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Effectiveness of Two-Stage Training for Brief Interventionists in a Multi-Site Trial.

Poster presented at the College on Problems of Drug Dependence (CPDD) annual meeting, Hollywood, FL, June 18-23, 2011.

Michael P. Bogenschutz, MD (University of New Mexico, SW Node), Alyssa A. Forcehimes, PhD (University of New Mexico, SW Node), Christine Sanchez (University of New Mexico, SW Node), Dennis M. Donovan, PhD (Alcohol & Drug Abuse Institute, University of Washington, PN Node), Chris Dunn, PhD (University of Washington, PN Node), John S. Baer, PhD (Alcohol & Drug Abuse Institute, University of Washington, PN Node), Karin Wilson (University of New Mexico, SW Node), Raul N. Mandler, MD (Center for the Clinical Trials Network (CCTN), NIDA), Harold I. Perl, PhD (Center for the Clinical Trials Network (CCTN), NIDA), Theresa B. Moyers, PhD (University of New Mexico, SW Node).

Effective training in psychosocial treatment modalities is critical to maintaining fidelity in both research and practice. This poster reports on the effectiveness of a two-stage training for interventionists participating in a NIDA Clinical Trials Network study, protocol CTN-0047: Screening, Motivational Assessment, Referral, and Treatment in Emergency Departments (SMART-ED). Interventionists at the first two sites initiating the study received a 2-day training in basic Motivational Interviewing skills, followed 1 week later by a 2-day training in the specific counseling intervention used in the trial. They then completed practice sessions with consenting ED patients. Audiotapes of these sessions were reviewed by an expert rater, using the Motivational Interviewing Treatment Integrity scale (MITI, v. 3.1.2) and content checklists. To become certified, interventionists had to score at least 4.0 ("competent") on the 5-point Global Clinician Rating from the MITI and 80% on content checklists, for 2 out of 3 sessions. Participating interventionists were 5 females and 3 males, 4 of whom were licensed or certified as counselors, with 2 years mean counseling experience (range 0-7). Their self-reported pre-training understanding of MI was moderate (5.5 mean rating on Likert scale 0-9). All participants met criteria for certification after only 2 practice sessions. In conclusion, the two-stage interventionist training used in this study produced excellent results across the first 8 interventionists trained. Focusing first on fundamentals and later on specific intervention content may bestow an advantage for learning and implementing brief interventions based on a motivational interviewing approach. (Poster, PowerPoint slides, English, 2011)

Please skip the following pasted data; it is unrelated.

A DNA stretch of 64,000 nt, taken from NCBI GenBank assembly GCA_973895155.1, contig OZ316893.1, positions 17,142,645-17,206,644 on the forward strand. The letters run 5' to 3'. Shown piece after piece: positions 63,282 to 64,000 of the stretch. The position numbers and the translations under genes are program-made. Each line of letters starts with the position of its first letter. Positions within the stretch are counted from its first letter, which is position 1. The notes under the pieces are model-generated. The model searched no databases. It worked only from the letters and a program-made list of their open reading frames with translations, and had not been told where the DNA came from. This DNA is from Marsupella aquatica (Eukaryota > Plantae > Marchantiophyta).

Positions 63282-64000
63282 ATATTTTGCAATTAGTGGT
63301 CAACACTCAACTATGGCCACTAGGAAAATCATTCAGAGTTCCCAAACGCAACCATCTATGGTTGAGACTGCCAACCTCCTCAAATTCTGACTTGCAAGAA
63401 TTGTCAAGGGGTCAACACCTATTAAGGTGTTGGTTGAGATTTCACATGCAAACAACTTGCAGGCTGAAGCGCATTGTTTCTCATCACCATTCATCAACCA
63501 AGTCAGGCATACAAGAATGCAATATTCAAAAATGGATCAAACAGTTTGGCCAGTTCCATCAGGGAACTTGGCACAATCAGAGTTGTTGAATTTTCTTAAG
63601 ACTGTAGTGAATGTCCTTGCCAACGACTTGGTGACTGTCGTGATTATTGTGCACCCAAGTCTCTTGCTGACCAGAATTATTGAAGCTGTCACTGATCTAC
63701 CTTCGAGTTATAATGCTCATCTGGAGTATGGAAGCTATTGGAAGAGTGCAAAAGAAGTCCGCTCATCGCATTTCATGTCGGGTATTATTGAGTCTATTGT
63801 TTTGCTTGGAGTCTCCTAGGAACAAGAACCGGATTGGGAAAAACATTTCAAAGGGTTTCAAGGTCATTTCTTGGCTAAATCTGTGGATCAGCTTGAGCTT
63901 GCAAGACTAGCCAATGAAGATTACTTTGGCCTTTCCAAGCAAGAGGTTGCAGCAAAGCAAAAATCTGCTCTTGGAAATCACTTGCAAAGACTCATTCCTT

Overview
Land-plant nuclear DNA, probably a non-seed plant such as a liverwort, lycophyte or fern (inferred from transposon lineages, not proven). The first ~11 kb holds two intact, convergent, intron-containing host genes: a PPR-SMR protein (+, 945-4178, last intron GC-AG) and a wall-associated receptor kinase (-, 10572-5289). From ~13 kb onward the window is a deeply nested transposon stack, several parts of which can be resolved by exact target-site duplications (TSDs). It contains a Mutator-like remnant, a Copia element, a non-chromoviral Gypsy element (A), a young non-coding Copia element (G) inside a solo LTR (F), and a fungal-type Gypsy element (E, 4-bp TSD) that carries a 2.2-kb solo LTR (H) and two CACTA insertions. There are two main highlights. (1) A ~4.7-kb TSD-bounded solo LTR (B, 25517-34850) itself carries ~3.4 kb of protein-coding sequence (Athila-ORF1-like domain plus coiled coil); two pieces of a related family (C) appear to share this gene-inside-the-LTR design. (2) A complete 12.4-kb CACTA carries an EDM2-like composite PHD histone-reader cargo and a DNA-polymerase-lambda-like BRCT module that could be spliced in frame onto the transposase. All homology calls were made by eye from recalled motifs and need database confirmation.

Keywords: Brief intervention | Community health services | Counselors | CTN platform/ancillary study | CTP training | Emergency departments | Fidelity of implementation | Motivational Interviewing Treatment Integrity Instrument (MITI) | Screening, Brief Intervention, Referral to Treatment (SBIRT) | Training | College on Problems of Drug Dependence (CPDD) annual meeting, 2011

Document No: 700

Submitted by Michael Bogenschutz, MD, SW Node (6/27/2011).

Baer, John S. search mail
Bogenschutz, Michael P. search mail
Donovan, Dennis M. search mail
Dunn, Chris search mail
Forcehimes, Alyssa A. search mail
Mandler, Raul N. search mail
Moyers, Theresa B. search mail
Perl, Harold I. search mail
Sanchez, Christine search mail
Wilson, Karin search
NIDA-CTN-0047 www
Southwest (Lead) search www
Pacific Northwest (Lead) search www
Appalachian Tri-State search www
Greater New York search www
Florida Node Alliance search www
New England Consortium search www
Ohio Valley search www

Supported by a grant from the National Institute on Drug Abuse to the University of Washington Alcohol and Drug Abuse Institute.
The materials on this site have neither been created nor reviewed by NIDA.
Updated 6/2011 --